Radiation and Tea in Japan


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Re: Radiation and Tea in Japan

Postby Cole » Nov 22nd, '11, 12:42

First things first -- thank you for your incredibly detailed and nuanced response, Catfur! I didn't mean to make it seem like I thought your treatment of the meltdowns was careless; in fact, upon re-reading your last few posts, I think we were more or less in agreement with the effects of radiation in 2011 tea.

However, I still have a hard time believing that nuclear fallout has the same effects as cosmic radiation due to most everything breaking down to alpha emitters (I'm not a physicist and I'm paraphrasing here, so bear with me). I understand the transuranic elements are primarily alpha emitters, but each one brings a slew of different cancers and problems along with it that you don't usually find in frequent fliers or residents of Colorado. I've also heard physicists talk of a lot of larger "hot particles" that have become volatilized thanks to the explosions and persistent releases from the reactors, and these pose an even greater threat when inhaled than the 100-200ms/hr readings that are popping up all over Tokyo.

Also, my point with the 160rem reading was to show that the situation is not under control, the idea of a "cold shutdown" is a total joke, and it's not getting better -- these are the highest readings yet, and Japan's window of opportunity before the corium hits the waterbed is getting smaller and smaller. If Neptunium 239 was ejected over 60km from the reactors, they should be evacuating people within 60km of the plant. Chernobyl's cesium decay isn't behaving like normal, and there's no reason to assume that this multi-reactor fail will behave any better.

Sorry these last few paragraph are so tangential to tea -- I've just been wanting to voice my concerns and questions to a radioactive cleanup specialist since April :)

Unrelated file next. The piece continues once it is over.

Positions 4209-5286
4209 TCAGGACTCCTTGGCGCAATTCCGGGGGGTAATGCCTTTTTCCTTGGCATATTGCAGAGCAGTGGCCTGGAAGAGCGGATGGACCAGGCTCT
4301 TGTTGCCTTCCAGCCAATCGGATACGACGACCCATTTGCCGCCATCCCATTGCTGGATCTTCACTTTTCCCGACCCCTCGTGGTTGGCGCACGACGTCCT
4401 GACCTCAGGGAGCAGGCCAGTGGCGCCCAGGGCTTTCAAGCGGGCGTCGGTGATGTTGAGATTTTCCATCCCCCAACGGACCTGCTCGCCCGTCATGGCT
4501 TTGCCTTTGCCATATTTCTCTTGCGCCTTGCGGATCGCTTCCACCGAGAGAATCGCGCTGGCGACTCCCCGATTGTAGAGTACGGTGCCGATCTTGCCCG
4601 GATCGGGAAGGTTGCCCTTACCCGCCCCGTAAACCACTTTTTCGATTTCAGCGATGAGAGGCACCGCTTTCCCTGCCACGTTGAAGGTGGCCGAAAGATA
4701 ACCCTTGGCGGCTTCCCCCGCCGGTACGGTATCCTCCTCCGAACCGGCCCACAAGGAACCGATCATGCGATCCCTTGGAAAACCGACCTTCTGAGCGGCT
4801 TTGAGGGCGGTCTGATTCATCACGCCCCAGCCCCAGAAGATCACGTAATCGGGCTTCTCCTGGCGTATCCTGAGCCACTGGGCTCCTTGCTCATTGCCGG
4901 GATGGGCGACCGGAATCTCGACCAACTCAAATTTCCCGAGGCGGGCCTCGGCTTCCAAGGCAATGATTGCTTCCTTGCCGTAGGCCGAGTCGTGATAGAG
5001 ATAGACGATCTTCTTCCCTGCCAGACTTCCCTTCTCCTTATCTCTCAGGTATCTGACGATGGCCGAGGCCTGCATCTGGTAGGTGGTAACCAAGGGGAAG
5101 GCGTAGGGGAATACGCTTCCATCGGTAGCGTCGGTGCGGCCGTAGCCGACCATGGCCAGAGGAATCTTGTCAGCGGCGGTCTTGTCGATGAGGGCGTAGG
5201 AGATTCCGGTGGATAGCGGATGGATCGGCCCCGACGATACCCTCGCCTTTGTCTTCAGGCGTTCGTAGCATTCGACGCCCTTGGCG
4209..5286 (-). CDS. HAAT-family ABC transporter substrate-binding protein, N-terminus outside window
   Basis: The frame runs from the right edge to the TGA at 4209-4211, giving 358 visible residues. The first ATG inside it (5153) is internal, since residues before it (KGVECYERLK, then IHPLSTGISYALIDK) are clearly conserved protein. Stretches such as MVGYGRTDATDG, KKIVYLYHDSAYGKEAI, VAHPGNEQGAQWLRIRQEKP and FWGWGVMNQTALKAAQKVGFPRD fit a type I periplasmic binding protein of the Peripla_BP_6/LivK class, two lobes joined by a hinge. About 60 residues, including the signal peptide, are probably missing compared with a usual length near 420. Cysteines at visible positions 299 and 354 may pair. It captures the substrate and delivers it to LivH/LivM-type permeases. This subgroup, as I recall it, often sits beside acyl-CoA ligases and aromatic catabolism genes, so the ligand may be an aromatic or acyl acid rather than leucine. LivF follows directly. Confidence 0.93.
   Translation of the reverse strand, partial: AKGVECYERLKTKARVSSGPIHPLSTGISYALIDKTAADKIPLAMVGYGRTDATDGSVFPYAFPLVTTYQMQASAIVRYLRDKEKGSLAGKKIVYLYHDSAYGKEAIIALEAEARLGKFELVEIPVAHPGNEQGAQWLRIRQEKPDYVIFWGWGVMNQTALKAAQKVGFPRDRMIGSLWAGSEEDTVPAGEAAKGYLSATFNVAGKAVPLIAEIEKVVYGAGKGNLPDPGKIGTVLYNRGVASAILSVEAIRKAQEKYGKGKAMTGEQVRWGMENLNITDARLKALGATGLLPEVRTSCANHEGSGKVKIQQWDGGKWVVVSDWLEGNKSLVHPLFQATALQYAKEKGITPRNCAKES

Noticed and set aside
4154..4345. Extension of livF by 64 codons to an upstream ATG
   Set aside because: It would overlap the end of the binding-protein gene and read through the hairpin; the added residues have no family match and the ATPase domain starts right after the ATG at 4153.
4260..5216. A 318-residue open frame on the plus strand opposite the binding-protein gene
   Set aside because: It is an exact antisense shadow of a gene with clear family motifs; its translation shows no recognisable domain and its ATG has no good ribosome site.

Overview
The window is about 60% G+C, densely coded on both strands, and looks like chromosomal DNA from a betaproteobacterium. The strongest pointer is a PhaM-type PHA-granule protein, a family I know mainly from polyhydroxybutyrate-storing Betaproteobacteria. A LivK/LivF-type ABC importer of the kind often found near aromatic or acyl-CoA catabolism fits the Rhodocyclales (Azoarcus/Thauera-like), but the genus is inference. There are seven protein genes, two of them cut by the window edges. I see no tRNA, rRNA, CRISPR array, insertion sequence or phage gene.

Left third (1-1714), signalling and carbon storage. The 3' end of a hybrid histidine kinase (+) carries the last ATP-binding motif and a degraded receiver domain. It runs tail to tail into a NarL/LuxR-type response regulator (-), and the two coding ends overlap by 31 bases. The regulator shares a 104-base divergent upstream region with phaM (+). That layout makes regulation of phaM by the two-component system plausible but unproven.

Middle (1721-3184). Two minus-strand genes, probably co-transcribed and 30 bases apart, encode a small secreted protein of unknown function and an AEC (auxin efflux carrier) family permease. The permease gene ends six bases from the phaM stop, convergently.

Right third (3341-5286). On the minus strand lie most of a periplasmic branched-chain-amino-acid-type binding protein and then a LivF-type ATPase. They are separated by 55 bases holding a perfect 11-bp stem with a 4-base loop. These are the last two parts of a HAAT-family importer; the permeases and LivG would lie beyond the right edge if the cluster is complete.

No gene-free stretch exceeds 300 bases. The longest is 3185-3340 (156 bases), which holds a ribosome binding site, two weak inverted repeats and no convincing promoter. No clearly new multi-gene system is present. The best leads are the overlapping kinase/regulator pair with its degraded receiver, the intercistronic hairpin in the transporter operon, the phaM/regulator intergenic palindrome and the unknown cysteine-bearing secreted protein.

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Re: Radiation and Tea in Japan

Postby Chip » Dec 14th, '11, 01:06

Kevin of O-Cha posted this on his forum a few hours ago ... looks like there is great improvement in Shizuoka teas ... with even better projections for 2012 harvests!!! :mrgreen:

Kevangogh wrote:It appears that radiation levels in Shizuoka have dropped significantly. We may be able to offer Shizuoka green tea in 2012 after all!

Green Tea Radiation Levels
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Re: Radiation and Tea in Japan

Postby Chip » Mar 11th, '12, 12:00

Today marks the 1 year anniversary of the events of March 11, 2011.

Although not completely nor directly related to Radiation and Tea ... here is a link to photos of that day, and how the same exact locations appear today.

http://news.yahoo.com/photos/tsunami-on ... slideshow/

They are a somber reminder, and also a glimpse of Japan endeavoring to move forward despite the horrendous tragedies that began that day.
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Re: Radiation and Tea in Japan

Postby Kevangogh » Mar 12th, '12, 00:02

Starting in April, foods in Japan will not be allowed more that 100 bq per kilo of radiation. That's 1/5 of the EU standard, and is probably now the strictest in the world.
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Re: Radiation and Tea in Japan

Postby Chip » Mar 12th, '12, 00:08

Kevangogh wrote:Starting in April, foods in Japan will not be allowed more that 100 bq per kilo of radiation. That's 1/5 of the EU standard, and is probably now the strictest in the world.

Thanks for posting, especially for how this is so close to home for you (literally and figuratively).

Good to know ... but do you have any info on anything new related to tea, have they also tightened restrictions for tea as well?
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Re: Radiation and Tea in Japan

Postby Kevangogh » Mar 12th, '12, 16:50

I haven't heard tea specific, but it's for all foods. If it's anything related to babies, it's actually going to be 50 bq per kilo!
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Re: Radiation and Tea in Japan

Postby beachape » Mar 13th, '12, 00:16

In anticipation for shincha season, is there speculation as to this year's crop? How will radiation levels/isotopes compare to last year?
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Re: Radiation and Tea in Japan

Postby Chip » Mar 13th, '12, 00:48

beachape wrote:In anticipation for shincha season, is there speculation as to this year's crop? How will radiation levels/isotopes compare to last year?